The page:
DataARC is aimed at providing a central ontology relating aspects of time and space focused on a particular geographical area that helps people with primarily archaeological, but also...biogeographical data. [DataARC] is seeking to relate the data in ways in which [users] can formulate queries expressed relative to that shared ontology that allows them to find matching parts of data in their corresponding datasets. 

-- Antranig Basman

Data integration is the primary goal, as I see it, for transdisciplinary research, and that integration through conceptual modeling is really the innovation that dataARC is presenting, which is very cool. 

-- Kitty Emery

The dataARC Infrastructure ties together datasets from different academic domains, seemingly related to archaeology. 

-- Jim Foltz

It is about aggregating heterogeneous archaeological and historical data of the N. Atlantic over the early medieval to medieval periods...both conceptually and geographically.

-- Leif Isaksen

Benefits of contributing data

Discussions highlighted some of the benefits or incentives related to contributing your dataset. Many participants noted reasons to contribute data are tied to the potential for more visibility within the research community and greater public awareness of their projects. Because of the effort required to prepare, document and add data, participants noted that strong motivators and demonstrations of the added-value of contributing are needed to make researchers more likely to actively engage with an infrastructure like dataARC.

Community contributions are a fabulous idea and a great goal. I think that is the way science proceeds behind the scenes.

-- Participant Kitty Emery

Challenges of contributing data

A lack of time and resources were frequently cited as the main barriers to contributing to an infrastructure like dataARC. Secondary to this, were concerns about the data itself being underdeveloped or proprietary. Community attitudes were also noted as instrumental, as these could discourage open data practices if they were negative.

Our problem with technology is that we can't accommodate any middle ground between universal influence and no influence.

-- Participant Antranig Basman

Building Community

Many of the participants stressed that it is necessary to have a few passionate people who serve as core community members to drive the larger group forward. Those members typically act to ensure that success stories are publicized at meetings and conferences, and might work to develop outreach materials or a marketing plan for the infrastructure. The importance of maintaining all the elements of the infrastructure so that they continue to work and stay relevant to the community who uses them was also highlighted.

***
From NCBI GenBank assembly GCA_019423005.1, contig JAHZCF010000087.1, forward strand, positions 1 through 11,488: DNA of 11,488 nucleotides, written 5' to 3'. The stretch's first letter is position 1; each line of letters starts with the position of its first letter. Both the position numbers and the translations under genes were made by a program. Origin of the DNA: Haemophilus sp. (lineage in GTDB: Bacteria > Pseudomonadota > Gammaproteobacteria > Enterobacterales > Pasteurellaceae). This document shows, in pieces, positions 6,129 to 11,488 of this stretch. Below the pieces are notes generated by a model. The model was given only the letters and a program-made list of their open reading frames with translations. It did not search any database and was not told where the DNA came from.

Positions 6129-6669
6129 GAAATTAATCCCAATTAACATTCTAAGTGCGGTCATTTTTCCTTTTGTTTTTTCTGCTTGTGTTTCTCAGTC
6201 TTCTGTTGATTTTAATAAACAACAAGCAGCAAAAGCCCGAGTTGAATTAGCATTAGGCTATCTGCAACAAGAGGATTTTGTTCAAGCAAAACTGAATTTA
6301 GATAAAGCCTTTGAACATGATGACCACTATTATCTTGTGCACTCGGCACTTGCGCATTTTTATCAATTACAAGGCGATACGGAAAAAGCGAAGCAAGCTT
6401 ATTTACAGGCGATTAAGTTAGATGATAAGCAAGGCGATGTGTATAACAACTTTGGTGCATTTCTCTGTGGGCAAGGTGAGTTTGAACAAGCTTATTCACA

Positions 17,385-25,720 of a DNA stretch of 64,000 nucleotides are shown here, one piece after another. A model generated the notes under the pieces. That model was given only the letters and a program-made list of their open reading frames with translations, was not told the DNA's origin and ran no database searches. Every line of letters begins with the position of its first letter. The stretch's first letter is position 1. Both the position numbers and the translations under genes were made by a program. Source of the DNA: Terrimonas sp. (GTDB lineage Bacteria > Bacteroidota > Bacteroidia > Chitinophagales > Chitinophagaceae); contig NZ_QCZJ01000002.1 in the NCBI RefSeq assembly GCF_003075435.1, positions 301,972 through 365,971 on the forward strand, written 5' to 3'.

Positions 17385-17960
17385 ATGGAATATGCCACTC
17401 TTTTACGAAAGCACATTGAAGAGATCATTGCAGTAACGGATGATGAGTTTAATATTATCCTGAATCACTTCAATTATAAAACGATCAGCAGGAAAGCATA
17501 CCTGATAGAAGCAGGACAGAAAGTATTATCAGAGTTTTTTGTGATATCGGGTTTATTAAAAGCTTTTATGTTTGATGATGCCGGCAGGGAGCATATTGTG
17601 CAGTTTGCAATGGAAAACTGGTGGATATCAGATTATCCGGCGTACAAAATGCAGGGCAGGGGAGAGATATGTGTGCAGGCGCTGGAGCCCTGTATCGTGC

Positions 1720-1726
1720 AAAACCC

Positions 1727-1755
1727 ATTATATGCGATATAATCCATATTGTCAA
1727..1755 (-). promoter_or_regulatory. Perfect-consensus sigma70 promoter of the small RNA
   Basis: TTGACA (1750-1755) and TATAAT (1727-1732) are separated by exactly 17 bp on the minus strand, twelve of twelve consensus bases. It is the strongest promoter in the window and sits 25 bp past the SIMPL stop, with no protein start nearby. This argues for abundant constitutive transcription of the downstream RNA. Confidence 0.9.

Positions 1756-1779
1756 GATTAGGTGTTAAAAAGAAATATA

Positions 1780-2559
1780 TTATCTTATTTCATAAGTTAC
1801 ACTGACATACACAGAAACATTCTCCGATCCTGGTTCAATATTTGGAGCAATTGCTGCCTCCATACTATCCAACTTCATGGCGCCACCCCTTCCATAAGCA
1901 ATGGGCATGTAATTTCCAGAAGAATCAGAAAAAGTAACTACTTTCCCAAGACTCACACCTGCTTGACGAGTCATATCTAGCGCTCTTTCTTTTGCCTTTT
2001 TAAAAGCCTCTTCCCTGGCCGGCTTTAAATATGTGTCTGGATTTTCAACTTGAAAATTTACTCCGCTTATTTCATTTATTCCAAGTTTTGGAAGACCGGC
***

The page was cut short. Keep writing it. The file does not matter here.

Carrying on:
Places for the user community to meet and offer mutual support were highlighted as useful mechanisms for maintaining an active community. Several workshop participants suggested services like a forum or help desk to aid in fostering relationships and overcoming technical hurdles. Another strategy suggested to grow and maintain the community was the provision of  dedicated dataARC resources (people, time, and/or money) to support users preparing and contributing data.

[The dataARC infrastructure and Scope Notes] help people speak the same language, which could be extremely helpful in bringing people closer together, and may provide the vocabulary needed to talk with people from other disciplines.

--  Participant Isto Huvila


Many projects involve close one-t0-one collaboration that is hard to move beyond on a community scale. DataARC is an enabler for pulling people from different domains and creating a community.

-- Participant Christine Lv


DataARC has the potential to make domain specialists see the value in particular types of data science methods and for data scientists to understand the importance of nitty gritty contextual information. 

-- Andres Mejia-Ramon

Importance of an API

Users who were familiar with APIs highlighted the significant value of this part of the infrastructure. They stressed that an API provides a simple, standard interface to access dataARC data -- a key to workflow automation. Once the learning curve is overcome, it provides an additional method for retrieving query results that allow you to answer more complex questions than the Search Tool was designed to address.    It’s all in how you access the data! You can write a few simple lines of code to completely automate your workflow. You can also ask more complex questions than with the Search Tool, as long as you can identify the appropriate query. In terms of productivity, in general, learning to use an API is a low cost-to-benefit ratio, enabling your research to become much more efficient.

It's really about the automation because with a well-defined API in terms of how you can access data. It just makes it easier for you to use some really simple lines of code to automate the data retrieval process instead of doing that manually, so that really allows a more streamlined kind of data analysis pipeline.

-- Participant Christine Lv